A wooden tower was established on Long Point in 1909, and a combination fog alarm and lighthouse went in to operation on Cape St. George in 1915. An open-frame, wooden tower was built in 1918 at Broad Cove Point, on the mainland opposite Long Point, to mark the eastern side of the entrance to Port au Port Bay.
In 1955, a set of range lights was built at Broad Cove Point to replace the 1918 tower. According to a signature in the front tower date August 15, 1955, the foreman in charge of the project was Watson Bishop from Eldon/Belfast, Prince Edward Island.
The front light was displayed from a square, wooden, pyramidal tower with a height of 5.2 metres, while the rear light shone from a square aluminum tower, which stood 11.6 metres tall and had an enclosed upper portion. The towers stood 300 metres apart and exhibited fixed white lights that ran on battery power.
Henry J. Hynes was keeper at Broad Cove during this transition in 1955 and served until 1966, when his employment became contract-based.
In 2005, the Coast Guard decommissioned the Broad Cove Range Lights. Yve LeRoy of nearby Fox River Island heard of the planned removal of the towers, and asked for and received authorization to use the top portion of the front tower to cover a water well on his property. The foreman in charge of removing the towers asked LeRoy if he was sure he didn't want the entire tower, and after first saying no, LeRoy agreed to take the entire tower and restore it.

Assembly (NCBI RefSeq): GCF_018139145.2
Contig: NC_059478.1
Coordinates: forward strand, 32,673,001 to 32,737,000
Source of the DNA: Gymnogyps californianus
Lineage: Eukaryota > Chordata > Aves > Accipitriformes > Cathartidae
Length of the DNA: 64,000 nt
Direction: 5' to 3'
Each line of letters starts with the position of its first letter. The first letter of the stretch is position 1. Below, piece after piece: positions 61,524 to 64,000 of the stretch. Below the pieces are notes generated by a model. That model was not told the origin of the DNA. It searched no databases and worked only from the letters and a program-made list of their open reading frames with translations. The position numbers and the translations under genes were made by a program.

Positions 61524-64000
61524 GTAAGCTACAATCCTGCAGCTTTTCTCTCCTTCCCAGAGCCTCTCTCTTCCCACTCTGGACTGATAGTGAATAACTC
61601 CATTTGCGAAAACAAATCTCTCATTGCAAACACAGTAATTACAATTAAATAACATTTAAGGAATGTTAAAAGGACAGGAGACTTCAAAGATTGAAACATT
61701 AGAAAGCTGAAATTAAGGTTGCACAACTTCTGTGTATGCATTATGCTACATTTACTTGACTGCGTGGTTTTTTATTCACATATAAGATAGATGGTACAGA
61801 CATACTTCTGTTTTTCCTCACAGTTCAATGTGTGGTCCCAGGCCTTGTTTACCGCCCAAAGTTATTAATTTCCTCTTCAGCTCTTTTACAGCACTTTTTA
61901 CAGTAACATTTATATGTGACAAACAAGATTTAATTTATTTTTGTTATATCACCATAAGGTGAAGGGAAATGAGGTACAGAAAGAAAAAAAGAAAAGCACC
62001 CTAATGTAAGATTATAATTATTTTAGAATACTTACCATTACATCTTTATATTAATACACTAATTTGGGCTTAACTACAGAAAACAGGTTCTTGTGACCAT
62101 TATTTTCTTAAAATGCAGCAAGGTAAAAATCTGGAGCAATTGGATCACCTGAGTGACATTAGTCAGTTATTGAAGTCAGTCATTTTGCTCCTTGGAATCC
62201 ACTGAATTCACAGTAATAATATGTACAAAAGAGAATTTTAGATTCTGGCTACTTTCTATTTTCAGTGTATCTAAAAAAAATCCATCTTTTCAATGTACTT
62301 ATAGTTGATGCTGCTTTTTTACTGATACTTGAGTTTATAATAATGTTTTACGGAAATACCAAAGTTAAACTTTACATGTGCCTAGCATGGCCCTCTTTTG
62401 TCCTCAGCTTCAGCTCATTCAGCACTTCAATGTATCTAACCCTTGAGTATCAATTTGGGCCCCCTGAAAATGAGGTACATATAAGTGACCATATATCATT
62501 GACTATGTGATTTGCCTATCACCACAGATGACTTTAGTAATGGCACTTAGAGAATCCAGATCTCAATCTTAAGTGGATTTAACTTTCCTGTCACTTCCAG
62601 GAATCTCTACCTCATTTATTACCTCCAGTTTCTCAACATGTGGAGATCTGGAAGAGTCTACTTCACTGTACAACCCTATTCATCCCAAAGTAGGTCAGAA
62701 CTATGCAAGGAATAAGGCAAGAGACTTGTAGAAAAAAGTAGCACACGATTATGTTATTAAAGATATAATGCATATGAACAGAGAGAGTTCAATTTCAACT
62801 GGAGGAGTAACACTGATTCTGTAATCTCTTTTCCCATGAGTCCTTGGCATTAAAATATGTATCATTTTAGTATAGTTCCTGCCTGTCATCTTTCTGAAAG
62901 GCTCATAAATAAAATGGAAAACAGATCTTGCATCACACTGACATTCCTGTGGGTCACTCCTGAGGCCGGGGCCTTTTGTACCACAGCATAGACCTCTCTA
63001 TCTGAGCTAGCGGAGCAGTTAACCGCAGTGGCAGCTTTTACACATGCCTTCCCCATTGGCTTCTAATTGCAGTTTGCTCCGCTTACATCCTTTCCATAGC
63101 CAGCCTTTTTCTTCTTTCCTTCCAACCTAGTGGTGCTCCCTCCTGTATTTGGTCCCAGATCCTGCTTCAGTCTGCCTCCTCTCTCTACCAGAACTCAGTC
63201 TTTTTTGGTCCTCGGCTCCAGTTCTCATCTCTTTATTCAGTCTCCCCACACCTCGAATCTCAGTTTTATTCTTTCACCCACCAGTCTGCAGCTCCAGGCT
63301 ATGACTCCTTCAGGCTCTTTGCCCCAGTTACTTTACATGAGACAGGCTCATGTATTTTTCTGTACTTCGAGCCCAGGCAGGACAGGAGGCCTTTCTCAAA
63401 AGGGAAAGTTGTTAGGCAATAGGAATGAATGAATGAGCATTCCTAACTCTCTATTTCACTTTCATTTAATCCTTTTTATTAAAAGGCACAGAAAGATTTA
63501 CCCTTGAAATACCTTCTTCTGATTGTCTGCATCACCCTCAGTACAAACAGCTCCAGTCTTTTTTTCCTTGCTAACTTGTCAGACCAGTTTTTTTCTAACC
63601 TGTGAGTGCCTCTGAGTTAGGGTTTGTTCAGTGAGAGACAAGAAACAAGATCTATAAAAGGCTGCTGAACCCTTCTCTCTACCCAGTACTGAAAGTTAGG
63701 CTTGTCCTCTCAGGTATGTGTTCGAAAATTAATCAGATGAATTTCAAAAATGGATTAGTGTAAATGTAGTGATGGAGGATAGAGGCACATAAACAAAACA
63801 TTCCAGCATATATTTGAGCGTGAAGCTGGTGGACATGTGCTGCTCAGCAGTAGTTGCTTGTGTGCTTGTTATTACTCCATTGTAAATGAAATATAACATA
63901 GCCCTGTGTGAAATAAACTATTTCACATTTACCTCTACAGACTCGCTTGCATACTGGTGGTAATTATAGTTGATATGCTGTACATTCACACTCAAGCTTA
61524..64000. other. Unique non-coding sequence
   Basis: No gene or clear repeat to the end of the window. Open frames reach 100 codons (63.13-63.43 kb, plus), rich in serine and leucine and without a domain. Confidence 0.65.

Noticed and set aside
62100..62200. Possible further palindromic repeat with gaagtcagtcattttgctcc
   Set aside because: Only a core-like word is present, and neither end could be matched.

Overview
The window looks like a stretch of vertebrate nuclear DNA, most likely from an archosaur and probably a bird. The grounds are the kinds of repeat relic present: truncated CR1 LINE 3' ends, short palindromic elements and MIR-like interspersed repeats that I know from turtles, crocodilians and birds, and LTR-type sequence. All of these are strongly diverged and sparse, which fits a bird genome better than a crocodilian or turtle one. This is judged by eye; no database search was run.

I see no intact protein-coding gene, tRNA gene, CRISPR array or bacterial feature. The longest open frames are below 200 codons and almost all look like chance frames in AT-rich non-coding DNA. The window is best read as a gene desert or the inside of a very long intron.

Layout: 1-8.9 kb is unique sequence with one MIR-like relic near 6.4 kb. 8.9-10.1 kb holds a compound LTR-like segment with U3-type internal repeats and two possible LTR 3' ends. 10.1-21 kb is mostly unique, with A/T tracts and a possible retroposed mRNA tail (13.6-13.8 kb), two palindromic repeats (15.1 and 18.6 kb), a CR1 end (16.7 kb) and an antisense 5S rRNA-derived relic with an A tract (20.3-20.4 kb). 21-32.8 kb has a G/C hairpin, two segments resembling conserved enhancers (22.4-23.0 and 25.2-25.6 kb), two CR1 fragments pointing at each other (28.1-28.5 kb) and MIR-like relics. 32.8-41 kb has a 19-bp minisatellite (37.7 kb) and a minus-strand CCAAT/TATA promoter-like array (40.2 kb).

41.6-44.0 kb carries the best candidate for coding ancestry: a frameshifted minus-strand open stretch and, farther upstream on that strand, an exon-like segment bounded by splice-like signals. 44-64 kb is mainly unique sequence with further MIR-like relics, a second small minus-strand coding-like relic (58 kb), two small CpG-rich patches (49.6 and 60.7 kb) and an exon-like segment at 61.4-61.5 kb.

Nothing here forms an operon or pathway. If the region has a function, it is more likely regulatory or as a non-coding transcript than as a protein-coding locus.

The front tower was cut into about a few sections and airlifted by helicopter to Fox Island River, seven kilometres south of Broad Cove Point, in March 2005. The concrete slab on which the front tower stood was broken up and removed as well. After moving the pieces to his property, LeRoy completely restored the tower and cut new siding to cover the tower. Materials from the rear tower, which was in worse condition, were used in restoring the front tower so it would be as authentic as possible. The only significant change to the lighthouse was replacing a window in the lantern room with a door to permit easy access to the gallery.
Personnel who visited the lighthouse on maintenance trips often signed the inside of the tower, and Yve LeRoy is continuing this tradition by having visitors to his restored tower sign their name, date, and hometown.